Wednesday, May 4, 2011

The Twitter News Network

The ever-present news story this week (you know, the one about that guy the U.S. has been in search of for a decade) has me thinking about the way we get out news. Almost as central to the story itself was the way the news spread. So how do I really get my news? Yes, I listen to NPR in the mornings while shaving (it's my "me time," thankyouverymuch), and sure, my personal choice in the Big Four is NBC, but where do I really get my news from first? Sad to say: Twitter.

Let me tell you my "Where Were You When Osama Died" story, in an effort to illustrate. I was working at my restaurant that fateful night. The bartender, a "seasoned vet" of the industry, came running over. He spun on me, his crackling voice tight with excitement, "Did you hear? One of the guys at the bar said they found Osama! Shot him down, too!" Knowing our bar crowd to be a proud and boastful lot I dismissed this story at first. Then I thought to check Twitter. Let me reiterate: My home base for fact checking is now a social media website. Sure enough, my feed was full of the news and Osama was a trending topic. Why didn't I turn one of the TV's to CNN? Why didn't I ask the cooks to turn the radio to NPR for a second (well, because I would have lost a finger to their butcher's knife)? Why, oh why, did I turn to Twitter?

The true power Twitter holds as a purveyor of news is, of course, in its speed. Have time to type 140 characters or less? Congrats, you've just updated the world! Now this power seems banal when you're telling the world that "Today=BORING" or that you "Just finished Dune Messiah." (full disclosure, those are both tweets of mine) But if you actually have important news to share with the world I can't think of a more effective way to quickly disperse updates. It has epidemic allure; release a tweet and if someone likes it they can push one button and re-send the message in under a second.

The news of bin Laden's death traveled the Twitter train perceptibly that night at Citizen's Bank Park, home of the Philadelphia Phillies. You could see the attendants at the game, in the ninth inning, all checking their phones. Small pockets of people began chanting "USA, USA." As more people checked Twitter on their smartphones, more began chanting. Pockets of people led to whole sections, and soon the packed stadium of 45,713 fans chanted along. Was some of this classic sports fan ramp up? Of course, but a majority of the news traveled via Twitter, hitting the stadium like the wave.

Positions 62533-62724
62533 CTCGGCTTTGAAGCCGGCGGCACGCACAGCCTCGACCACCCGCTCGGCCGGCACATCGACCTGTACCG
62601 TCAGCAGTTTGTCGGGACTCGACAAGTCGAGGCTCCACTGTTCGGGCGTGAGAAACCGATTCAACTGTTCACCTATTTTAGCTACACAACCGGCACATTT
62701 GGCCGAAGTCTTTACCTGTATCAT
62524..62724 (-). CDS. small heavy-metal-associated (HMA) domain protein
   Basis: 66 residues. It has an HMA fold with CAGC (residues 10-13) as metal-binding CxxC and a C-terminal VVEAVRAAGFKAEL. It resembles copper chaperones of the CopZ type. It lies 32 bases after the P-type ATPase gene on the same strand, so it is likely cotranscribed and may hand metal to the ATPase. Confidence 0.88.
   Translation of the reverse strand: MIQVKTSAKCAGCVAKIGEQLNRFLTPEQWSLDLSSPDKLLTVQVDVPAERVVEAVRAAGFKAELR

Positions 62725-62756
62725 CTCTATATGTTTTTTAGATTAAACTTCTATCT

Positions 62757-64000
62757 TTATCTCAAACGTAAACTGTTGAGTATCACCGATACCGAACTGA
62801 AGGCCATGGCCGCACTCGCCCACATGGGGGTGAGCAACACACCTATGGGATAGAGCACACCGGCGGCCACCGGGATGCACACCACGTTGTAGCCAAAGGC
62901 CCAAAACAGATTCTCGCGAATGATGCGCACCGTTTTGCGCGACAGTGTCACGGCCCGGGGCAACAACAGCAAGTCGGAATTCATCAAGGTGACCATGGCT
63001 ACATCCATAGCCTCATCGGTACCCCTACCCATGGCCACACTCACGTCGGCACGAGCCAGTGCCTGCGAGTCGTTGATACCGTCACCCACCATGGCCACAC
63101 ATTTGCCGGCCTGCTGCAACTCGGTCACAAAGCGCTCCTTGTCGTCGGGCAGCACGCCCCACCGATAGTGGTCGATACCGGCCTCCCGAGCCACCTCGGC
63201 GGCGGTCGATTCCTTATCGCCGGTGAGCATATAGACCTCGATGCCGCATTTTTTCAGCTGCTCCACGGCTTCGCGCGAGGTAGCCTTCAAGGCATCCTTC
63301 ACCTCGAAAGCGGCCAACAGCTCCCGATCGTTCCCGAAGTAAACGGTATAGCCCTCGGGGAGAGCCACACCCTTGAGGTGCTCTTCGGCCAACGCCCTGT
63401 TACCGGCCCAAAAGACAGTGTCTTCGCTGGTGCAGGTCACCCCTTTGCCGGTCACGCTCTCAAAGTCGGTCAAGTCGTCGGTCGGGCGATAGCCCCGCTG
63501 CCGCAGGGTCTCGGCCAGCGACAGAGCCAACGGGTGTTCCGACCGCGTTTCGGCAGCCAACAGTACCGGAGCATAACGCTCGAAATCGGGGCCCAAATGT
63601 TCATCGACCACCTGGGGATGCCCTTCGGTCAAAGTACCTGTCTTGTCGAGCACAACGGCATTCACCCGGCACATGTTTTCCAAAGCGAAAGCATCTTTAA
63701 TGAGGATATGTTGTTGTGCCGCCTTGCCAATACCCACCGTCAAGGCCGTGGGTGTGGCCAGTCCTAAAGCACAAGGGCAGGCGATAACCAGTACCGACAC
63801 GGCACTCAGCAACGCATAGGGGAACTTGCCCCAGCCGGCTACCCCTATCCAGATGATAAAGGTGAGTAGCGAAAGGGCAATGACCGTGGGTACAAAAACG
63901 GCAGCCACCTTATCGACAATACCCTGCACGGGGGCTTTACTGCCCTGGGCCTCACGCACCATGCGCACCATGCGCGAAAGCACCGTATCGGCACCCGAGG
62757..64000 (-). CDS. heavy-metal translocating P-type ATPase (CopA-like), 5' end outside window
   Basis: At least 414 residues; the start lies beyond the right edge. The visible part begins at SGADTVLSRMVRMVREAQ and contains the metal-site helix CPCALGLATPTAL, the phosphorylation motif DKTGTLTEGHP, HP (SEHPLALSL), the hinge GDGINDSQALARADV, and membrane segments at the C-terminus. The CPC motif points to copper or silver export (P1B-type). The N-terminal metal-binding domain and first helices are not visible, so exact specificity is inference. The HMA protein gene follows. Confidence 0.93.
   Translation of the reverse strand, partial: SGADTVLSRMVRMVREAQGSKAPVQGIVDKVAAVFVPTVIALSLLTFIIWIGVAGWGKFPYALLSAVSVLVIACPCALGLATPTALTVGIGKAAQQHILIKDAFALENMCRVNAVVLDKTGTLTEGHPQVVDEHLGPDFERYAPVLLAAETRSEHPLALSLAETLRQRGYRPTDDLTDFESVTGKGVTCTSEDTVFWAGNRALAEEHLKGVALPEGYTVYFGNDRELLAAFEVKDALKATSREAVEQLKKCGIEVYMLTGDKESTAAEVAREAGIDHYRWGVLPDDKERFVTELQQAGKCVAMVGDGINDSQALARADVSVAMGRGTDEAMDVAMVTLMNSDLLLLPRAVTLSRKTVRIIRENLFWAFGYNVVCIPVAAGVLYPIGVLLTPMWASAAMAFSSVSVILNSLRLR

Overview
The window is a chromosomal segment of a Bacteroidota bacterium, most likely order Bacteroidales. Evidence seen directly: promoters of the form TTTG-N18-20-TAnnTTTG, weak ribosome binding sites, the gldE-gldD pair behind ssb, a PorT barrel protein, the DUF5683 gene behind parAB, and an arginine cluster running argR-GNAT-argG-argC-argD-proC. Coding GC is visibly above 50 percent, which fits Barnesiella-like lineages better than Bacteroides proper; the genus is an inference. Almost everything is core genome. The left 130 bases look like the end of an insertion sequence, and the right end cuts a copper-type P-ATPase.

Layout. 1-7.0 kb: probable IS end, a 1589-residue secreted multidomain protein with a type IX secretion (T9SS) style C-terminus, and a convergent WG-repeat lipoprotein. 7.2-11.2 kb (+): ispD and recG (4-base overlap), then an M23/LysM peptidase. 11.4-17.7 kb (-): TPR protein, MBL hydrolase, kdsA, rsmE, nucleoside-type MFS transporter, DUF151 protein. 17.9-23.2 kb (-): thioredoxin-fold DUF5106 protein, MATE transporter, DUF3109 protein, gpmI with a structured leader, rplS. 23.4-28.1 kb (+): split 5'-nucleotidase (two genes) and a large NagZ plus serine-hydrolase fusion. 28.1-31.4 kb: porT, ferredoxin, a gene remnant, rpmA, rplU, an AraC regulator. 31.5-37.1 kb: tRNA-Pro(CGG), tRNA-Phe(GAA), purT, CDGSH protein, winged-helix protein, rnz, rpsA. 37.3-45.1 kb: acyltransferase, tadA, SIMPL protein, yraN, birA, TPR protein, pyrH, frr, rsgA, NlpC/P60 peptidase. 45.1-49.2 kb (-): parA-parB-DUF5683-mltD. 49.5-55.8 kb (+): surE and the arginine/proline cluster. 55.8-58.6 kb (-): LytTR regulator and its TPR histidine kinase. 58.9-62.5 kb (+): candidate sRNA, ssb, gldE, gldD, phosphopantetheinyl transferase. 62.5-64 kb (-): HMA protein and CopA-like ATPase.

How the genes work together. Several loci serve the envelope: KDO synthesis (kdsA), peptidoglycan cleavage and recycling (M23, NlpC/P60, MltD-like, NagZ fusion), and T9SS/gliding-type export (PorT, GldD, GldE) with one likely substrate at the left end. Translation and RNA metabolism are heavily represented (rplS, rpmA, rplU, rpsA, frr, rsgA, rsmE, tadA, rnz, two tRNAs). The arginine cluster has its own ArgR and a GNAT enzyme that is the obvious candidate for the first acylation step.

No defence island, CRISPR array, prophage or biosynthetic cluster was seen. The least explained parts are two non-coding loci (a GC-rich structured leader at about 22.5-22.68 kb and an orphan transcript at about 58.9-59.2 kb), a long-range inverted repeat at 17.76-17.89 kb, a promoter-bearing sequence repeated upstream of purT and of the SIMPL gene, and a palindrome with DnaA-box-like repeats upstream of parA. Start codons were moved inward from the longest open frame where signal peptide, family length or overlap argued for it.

And just as soon as we see the good in the way news traveled, we were struck with misinformation. Soon after the event much of the populace began celebrating bin Laden's death. Naturally this was met with an air of discomfort by many around the world. And soon after that a "quote" by Martin Luther King Jr. began circulating. If you haven't seen this tweet in your feed than you weren't on Twitter over the past few days:

"I mourn the loss of thousands of precious lives, but I will not rejoice in the death of one, not even an enemy." -- Martin Luther King, Jr.
Did King ever say that quote? Nope. And this is the major problem with Twitter. As fast as the truth can get out is just as fast as lies, misunderstanding and misinformation gets released. Here's how it all fell apart. A young woman posted that line, her own sentiment, and then, in quotations, a quoted section of Dr. King's writing from one of his books. In a sort of confused whisper down the lane, the post from the young woman first lost any quotes at all, and then was shortened down to the sentiment above.

In the end it just feels like we have to temper everything we do these days with caution. The internet is fast beyond measure, and our power to communicate has never held so much power. I'm not going to jam the spider-man quote down your throats, but it does hit at the point. If we have the ability to immediately share a thought with thousands than shouldn't we give that thought, well... some thought?

*You can check out Charge Shot!!! tweets by following @ChargeShot and feel free to follow me @GiacoFurino (because I know you want to know more about how much I like the Dune Saga)